Friday, August 31, 2012

Hardy natives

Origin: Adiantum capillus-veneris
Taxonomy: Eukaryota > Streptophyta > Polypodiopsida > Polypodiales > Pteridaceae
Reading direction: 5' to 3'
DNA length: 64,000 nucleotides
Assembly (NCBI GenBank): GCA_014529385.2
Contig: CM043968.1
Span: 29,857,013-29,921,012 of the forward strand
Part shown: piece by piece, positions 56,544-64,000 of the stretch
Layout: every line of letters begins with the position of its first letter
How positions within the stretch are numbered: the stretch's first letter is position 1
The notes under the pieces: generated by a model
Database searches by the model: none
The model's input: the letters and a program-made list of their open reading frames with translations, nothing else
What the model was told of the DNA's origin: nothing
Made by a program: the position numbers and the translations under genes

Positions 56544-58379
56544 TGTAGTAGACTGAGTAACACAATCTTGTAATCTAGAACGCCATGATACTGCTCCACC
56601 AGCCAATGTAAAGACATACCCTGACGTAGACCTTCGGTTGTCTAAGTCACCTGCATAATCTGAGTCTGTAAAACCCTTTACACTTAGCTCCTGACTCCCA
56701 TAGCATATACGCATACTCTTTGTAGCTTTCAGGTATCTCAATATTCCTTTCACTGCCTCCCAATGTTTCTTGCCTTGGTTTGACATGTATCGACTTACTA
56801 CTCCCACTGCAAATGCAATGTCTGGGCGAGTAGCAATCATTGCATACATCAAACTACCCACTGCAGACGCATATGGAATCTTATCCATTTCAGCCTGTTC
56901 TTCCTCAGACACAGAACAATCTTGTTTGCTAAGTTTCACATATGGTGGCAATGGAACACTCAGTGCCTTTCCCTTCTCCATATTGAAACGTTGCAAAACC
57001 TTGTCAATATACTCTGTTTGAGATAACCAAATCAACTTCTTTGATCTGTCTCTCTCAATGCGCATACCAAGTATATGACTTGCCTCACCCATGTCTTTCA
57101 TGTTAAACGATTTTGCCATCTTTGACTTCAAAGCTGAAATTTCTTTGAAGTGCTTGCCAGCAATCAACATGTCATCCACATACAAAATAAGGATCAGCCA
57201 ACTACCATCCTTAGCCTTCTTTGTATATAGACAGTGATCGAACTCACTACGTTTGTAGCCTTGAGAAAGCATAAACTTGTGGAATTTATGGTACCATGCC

This afternoon I took a drive to the local farm stand for some corn and tomatoes.  As luck would have it, my trip took me past one of the two streams in town that are designated by NH Fish and Game as wild trout streams. Since the season on my little gem of a stream closes after this weekend, I thought I would see how the wild ones fared this summer, considering the heat and lack of rain.  We have had no appreciable rain in weeks, so the  flow is incredibly low, and there is almost no current. The water is crystal clear and if I had the patience, I could have counted the dozens of brook trout holding in the pool.  I had a small Alder fly dry on my 6'6" 2 wt rod, since I had one of my grand-kids using it yesterday fishing for sunfish. I tossed the fly into the center of the pool, gave it a couple twitches, waited a couple seconds and WHAM! Little wild brook trout came to hand.  Although there were plenty of fish and I had seen a couple of them take insects off the surface (ants?) I was concerned that I would be stressing the fish.  I stuck my stream thermometer into the inlet of the pool and it showed 58F.  No wonder this stream qualifies as a designated wild trout stream.  I caught a couple more, just to see these little gems up close and then cut off the fly and went home. I'll be swinging by there every now and then to make sure nobody is poaching them, and let them spawn in peace and quiet this fall. 

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